“To Helen” is one of Poe’s best-known poems, according to various Googled sites. It’s still being published. It’s filled with luscious crosswordese.

Moly Shu 11:05 AM  

@Nancy, I’m not offended. What I’m saying is that when you say “stupid car” it makes you seem uh dim? no not dim, uneducated?!no not exactly uneducated, ignorant? no not quite, slow-witted? no not that either. Damn, what’s the word I’m looking for?
At least that’s how it comes across to me.

Anonymous 11:08 AM  

Its the "NATIONAL PORTRAIT GALLERY" - look it up!

LEASETO doesn't parse either way. LEASE would.

Joseph Michael 11:13 AM  

This puzzle was just what the doctor ordered after last night's snowstorm in Chicago. My class and my appointments for the day have all been canceled, so I had plenty of time to savor BEQ's wordplay and tricky misdirection.

Really wanted POTHEAD for that high-minded sort and wasn't sure if Carnival Cruise would be stopping at an ISLE or a PORT. Liked SASHAY, ZAPPER, FOODIE, and LAZY BONES among many other entries.

I'm not a grammar stickler and I accept that language is constantly evolving, but I still have trouble referring to an individal person as THEY or THEM (unless perhaps he or she is suffering from a multiple personality disorder).

Thanks, BEQ, I ESTEEMS your puzzle.

Nancy 11:19 AM  

I can help you out, @Moly. The word you're looking for is "facetious".

Tom 11:21 AM  

WHOSE anonymous, you twit.

Anonymous 11:21 AM  

I didn’t take the Ali comment as directed at her at all, but as tweaking BEQ.

Carola 11:21 AM  

Semi-tough and very fun. With only a sprinkling of answers up top, I was able to use LOLITA and BOO to get LAZYBONES and then work my way back up from ESTEEMS to the top. Agree with all about the many grid pleasures. Thought the high-minded sort might have had issues with a receding hairline.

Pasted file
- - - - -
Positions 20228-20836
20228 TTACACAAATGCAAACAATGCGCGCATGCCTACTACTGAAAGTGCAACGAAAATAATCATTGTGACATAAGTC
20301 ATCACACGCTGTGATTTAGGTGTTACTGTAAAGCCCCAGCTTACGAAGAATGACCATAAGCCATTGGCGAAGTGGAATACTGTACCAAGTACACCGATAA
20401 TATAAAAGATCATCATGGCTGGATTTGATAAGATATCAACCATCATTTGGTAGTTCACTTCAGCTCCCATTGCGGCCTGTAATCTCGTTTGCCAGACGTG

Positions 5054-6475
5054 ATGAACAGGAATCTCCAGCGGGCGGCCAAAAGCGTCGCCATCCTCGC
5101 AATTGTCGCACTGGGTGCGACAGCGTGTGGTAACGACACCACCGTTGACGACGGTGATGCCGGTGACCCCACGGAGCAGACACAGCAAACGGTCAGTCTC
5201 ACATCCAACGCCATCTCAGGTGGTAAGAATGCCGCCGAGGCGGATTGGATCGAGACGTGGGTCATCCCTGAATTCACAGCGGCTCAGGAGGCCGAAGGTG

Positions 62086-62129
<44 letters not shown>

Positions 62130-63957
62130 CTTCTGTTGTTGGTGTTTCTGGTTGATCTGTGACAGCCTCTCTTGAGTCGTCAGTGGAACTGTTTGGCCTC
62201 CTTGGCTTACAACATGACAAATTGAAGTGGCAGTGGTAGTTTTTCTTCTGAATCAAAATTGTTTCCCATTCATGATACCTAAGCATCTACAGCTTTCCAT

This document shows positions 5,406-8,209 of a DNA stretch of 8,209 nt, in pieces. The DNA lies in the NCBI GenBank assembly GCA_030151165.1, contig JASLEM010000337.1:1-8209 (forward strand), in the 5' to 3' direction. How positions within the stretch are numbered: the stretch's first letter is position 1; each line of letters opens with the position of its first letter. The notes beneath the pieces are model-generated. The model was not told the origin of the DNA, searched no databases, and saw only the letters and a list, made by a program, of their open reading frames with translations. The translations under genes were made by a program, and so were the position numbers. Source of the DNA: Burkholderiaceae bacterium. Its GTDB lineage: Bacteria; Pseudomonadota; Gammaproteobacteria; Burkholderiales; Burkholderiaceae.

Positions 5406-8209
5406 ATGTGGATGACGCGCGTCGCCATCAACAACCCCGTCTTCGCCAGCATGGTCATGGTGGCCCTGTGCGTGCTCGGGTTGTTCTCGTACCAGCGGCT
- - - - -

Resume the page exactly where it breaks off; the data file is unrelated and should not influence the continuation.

@Teedmn from yesterday - Thank you for the tip about Amnicon Falls State Park. It sounds like a gem, and just the kind of place we love to visit. And the covered bridge is a bonus; my husband will drive miles out of the way to see one.

TubaDon 11:22 AM  

Some nice misleading clues, but one glaring geometrical error: A circle is a 2-dimensional figure. A squashed circle is an oval with an ovate shape. An ovOID is a 3-d egg-shaped solid.

Anonymous 11:24 AM  

CABS doesn’t need an abbreviation indication? Is that because it doesn’t have a period, or is it standard?

Hartley70 11:28 AM  

This is a terrific Friday puzzle that knocked the stuffing out of me when I arrived finally at the tiny NE corner. I went with Ararat, sure it wasn't near Haifa, because it's the only biblical mount in my repertoire. CARMEL is a small town in Putnam County, NY, as far as I knew until today. I went with OVate instead of OVOID. ROOT FOR was clever but didn't occur to me. Even the check function didn't sort me out. A big fat dnf day.

Joseph Michael 11:41 AM  

@JoeDipinto, just saw your reply to my 11:50am post yesterday. In case you did try to unscramble those actor names, I just posted the answers below your reply.

Anonymous 11:43 AM  

@Anon 10:54 - har!